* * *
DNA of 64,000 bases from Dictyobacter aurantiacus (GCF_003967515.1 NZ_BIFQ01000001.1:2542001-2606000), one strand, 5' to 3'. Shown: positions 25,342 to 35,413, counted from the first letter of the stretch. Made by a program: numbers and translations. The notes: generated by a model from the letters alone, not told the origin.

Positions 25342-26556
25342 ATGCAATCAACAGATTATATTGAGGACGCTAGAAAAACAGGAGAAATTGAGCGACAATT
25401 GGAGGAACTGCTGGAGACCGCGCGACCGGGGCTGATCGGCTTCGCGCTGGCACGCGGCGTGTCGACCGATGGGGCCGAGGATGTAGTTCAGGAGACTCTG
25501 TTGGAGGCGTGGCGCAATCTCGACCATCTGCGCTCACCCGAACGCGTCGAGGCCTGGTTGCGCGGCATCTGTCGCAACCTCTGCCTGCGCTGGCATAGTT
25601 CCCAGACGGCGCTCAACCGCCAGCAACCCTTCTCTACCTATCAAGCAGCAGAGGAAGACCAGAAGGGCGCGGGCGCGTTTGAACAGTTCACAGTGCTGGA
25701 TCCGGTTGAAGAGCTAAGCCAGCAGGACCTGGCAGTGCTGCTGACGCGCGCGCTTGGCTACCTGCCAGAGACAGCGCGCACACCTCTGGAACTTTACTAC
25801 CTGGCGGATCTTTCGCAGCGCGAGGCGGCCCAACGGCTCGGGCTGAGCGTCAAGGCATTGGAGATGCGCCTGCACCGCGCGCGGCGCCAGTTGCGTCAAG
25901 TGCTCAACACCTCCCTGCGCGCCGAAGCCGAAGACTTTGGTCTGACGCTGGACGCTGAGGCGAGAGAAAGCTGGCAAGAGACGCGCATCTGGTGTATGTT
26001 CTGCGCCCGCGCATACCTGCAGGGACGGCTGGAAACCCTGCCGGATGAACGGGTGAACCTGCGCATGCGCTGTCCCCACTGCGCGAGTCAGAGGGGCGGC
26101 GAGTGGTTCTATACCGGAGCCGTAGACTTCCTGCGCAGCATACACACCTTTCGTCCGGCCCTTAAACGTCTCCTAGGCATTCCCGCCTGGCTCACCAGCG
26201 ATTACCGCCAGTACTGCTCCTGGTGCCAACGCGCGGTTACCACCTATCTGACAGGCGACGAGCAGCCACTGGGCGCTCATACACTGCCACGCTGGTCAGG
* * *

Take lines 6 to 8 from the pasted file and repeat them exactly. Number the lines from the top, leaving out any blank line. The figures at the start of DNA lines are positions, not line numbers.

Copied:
25601 CCCAGACGGCGCTCAACCGCCAGCAACCCTTCTCTACCTATCAAGCAGCAGAGGAAGACCAGAAGGGCGCGGGCGCGTTTGAACAGTTCACAGTGCTGGA
25701 TCCGGTTGAAGAGCTAAGCCAGCAGGACCTGGCAGTGCTGCTGACGCGCGCGCTTGGCTACCTGCCAGAGACAGCGCGCACACCTCTGGAACTTTACTAC
25801 CTGGCGGATCTTTCGCAGCGCGAGGCGGCCCAACGGCTCGGGCTGAGCGTCAAGGCATTGGAGATGCGCCTGCACCGCGCGCGGCGCCAGTTGCGTCAAG